Magic Johnson made it clear to every free agent who walked through the interview doors that the $18 million cap availibility was all that the Lakers had to offer, and, all he was going to offer. He wasn’t budging. The $18 million was a temporary contract, a one year deal. The Lakers consider cap flexibility in the summer of 2018 a priority. So Magic and GM Rob Pelinka dangled money on the one hand and a possible short stay on the other. Would someone bite?
Kentavious Caldwell-Pope, who is represented by the Rich Paul group, had to figure out if he wanted to be like Jimmy Butler. Butler said a few years ago, when he was playing out the last year of his rookie deal without signing an extension, that he wanted to gamble on himself. Meaning have a great year. In Caldwell-Pope language, the translation was simple. Start for the Lakers as shooting guard. Line up next to playmaker extraordinaire Lonzo Ball. Be on television in a big market. Embrace the scrutiny and praise. Bet on yourself, possibly cash in. The Lakers will have Caldwell-Pope’s Bird Rights. They then can negotiate with him (and Rich Paul) on a longer deal in 2018, if he earns it.
But choosing the Lakers over Brooklyn, who wanted to pair Caldwell-Pope with D’Angelo Russell, was one that came with more pressure, if not less money. Could he rise and meet the moment in a tough all eyes on you market? Or, did Kentavious Caldwell-Pope want the easy way out?
Caldwell-Pope was a Georgia high school scorer who put up over 30 points a game his senior year. Before entering the University of Georgia, he was the nation’s number three shooting guard. He entered the SEC with other NBA prospects like Bradley Beal, Michael Kidd-Gilchrist and Anthony Davis.
His second year at Georgia, he was SEC player of the year, 18.5 points, 7.1 rebounds. Caldwell-Pope was a lottery pick for the Pistons in the 2013 NBA draft. His calling card in his four year career has been defense, particularly guarding perimeter players. He plays hard and with defensive energy but his offense can be spotty.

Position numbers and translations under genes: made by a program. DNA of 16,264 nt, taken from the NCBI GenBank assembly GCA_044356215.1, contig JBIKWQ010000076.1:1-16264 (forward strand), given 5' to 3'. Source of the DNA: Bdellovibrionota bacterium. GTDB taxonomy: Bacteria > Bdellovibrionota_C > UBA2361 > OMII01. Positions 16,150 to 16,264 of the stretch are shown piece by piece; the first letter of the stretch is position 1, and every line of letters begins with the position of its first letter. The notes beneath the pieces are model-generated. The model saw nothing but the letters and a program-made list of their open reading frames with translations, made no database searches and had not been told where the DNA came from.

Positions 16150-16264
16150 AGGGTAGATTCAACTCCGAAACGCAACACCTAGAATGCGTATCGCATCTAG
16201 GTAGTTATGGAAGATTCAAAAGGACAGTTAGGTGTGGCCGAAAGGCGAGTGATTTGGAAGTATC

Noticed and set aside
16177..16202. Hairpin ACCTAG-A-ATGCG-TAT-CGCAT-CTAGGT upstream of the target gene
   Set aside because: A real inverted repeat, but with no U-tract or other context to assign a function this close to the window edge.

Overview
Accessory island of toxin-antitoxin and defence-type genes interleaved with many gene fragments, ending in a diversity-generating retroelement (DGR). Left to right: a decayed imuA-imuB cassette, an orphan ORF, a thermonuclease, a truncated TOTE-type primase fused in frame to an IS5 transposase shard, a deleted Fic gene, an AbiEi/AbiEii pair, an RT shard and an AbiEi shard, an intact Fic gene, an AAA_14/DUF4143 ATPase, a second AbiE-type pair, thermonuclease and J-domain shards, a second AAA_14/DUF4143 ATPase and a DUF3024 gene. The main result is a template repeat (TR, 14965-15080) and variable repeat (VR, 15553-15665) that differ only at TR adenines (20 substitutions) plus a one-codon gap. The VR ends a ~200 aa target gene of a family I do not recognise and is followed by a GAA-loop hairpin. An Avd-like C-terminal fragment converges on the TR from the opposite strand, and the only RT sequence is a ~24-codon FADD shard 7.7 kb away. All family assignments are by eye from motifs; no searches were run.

The three seasons after his rookie year: 12.7 points, 14.5 points and 13. 8 points. He is not an innately talented scorer, nor did he develop as one in Stan Van Gundy’s system who organized all actions around Andre Drummond. Caldwell-Pope’s best field goal percentage was 42% in 2015-16. This past season, he was a dismal 39% but 35% from three. The takeaway in his fourth season were assists. He had a career high 2.5 assists, which is 1.5 more assists than who he is replacing, Nick Young.
Caldwell-Pope was used to playing over 30 minutes a game as a starter for Detroit. In Brooklyn, he would log similar minutes. Not so in L.A. The Lakers have a quality shooting guard for their second unit in Jordan Clarkson. Expectations are a little different. Caldwell-Pope would probably fit into the 27-29 minute range in L.A. but play in the last three minutes because of his defense.
A lot would change in L.A.. In Brooklyn, nothing would change.
That Caldwell-Pope rejected the easy way out stunned those who think athletes only care about the money, that they lack long term vision.
In his short career, Caldwell-Pope is a 29% shot maker from 3-10 feet. His midrange game is okay but can get better and he has developed a better three ball since coming into the league. But there is this to think about.
His one year in the playoffs, against Cleveland, Caldwell-Pope shot 44% and 44% from three, plus 4.3 rebounds and 2.8 assists. Outside of Andre Drummond, he was the Pistons best player even as they were swept by the eventual champions.
For the first time in his career, Caldwell-Pope will be on the receiving end of an unselfish playmaker in Lonzo Ball. He’ll get the ball in spots where he will be his most productive. The Lakers starting five don’t have a ball stopper. However Caldwell-Pope will miss the first two games of the season because of a league mandated suspension for a DUI arrest that happened last March in suburban Detroit.
Because Caldwell-Pope is represented by Rich Paul, there is the thought that this is somehow the precursor to LeBron James next summer in purple and gold, also represented by Rich Paul. But if you look at Paul’s clients (Tristan Thompson, J.R. Smith, Eric Bledsoe, LeBron James), he negotiated the most money possible. With the Lakers, the opportunity was more valuable than money. The chance to be a quality veteran on a young team had more value than empty wins in Brooklyn.
The Lakers now have a starting five that were all top-10 lottery picks.
photo via llananba